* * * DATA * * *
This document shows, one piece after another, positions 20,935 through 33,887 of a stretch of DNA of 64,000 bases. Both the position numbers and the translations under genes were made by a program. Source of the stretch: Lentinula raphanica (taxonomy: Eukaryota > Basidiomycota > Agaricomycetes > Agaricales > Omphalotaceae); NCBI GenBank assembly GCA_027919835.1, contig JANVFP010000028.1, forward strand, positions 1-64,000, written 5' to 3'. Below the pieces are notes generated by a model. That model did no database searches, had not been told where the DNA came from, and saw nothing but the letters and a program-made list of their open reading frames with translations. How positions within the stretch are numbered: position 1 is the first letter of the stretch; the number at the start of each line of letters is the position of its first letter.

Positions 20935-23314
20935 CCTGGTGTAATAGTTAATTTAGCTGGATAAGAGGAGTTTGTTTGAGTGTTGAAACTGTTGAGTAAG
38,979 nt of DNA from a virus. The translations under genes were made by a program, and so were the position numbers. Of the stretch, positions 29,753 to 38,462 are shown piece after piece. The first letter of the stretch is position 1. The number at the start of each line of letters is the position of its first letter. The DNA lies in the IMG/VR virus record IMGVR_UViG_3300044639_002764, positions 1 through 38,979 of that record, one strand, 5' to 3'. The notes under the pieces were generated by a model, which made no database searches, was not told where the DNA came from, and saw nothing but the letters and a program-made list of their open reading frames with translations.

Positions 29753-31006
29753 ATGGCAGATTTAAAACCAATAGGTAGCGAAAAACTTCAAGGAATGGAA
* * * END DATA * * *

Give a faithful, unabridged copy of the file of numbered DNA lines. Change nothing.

This document shows, one piece after another, positions 20,935 through 33,887 of a stretch of DNA of 64,000 bases. Both the position numbers and the translations under genes were made by a program. Source of the stretch: Lentinula raphanica (taxonomy: Eukaryota > Basidiomycota > Agaricomycetes > Agaricales > Omphalotaceae); NCBI GenBank assembly GCA_027919835.1, contig JANVFP010000028.1, forward strand, positions 1-64,000, written 5' to 3'. Below the pieces are notes generated by a model. That model did no database searches, had not been told where the DNA came from, and saw nothing but the letters and a program-made list of their open reading frames with translations. How positions within the stretch are numbered: position 1 is the first letter of the stretch; the number at the start of each line of letters is the position of its first letter.

Positions 20935-23314
20935 CCTGGTGTAATAGTTAATTTAGCTGGATAAGAGGAGTTTGTTTGAGTGTTGAAACTGTTGAGTAAG
38,979 nt of DNA from a virus. The translations under genes were made by a program, and so were the position numbers. Of the stretch, positions 29,753 to 38,462 are shown piece after piece. The first letter of the stretch is position 1. The number at the start of each line of letters is the position of its first letter. The DNA lies in the IMG/VR virus record IMGVR_UViG_3300044639_002764, positions 1 through 38,979 of that record, one strand, 5' to 3'. The notes under the pieces were generated by a model, which made no database searches, was not told where the DNA came from, and saw nothing but the letters and a program-made list of their open reading frames with translations.

Positions 29753-31006
29753 ATGGCAGATTTAAAACCAATAGGTAGCGAAAAACTTCAAGGAATGGAA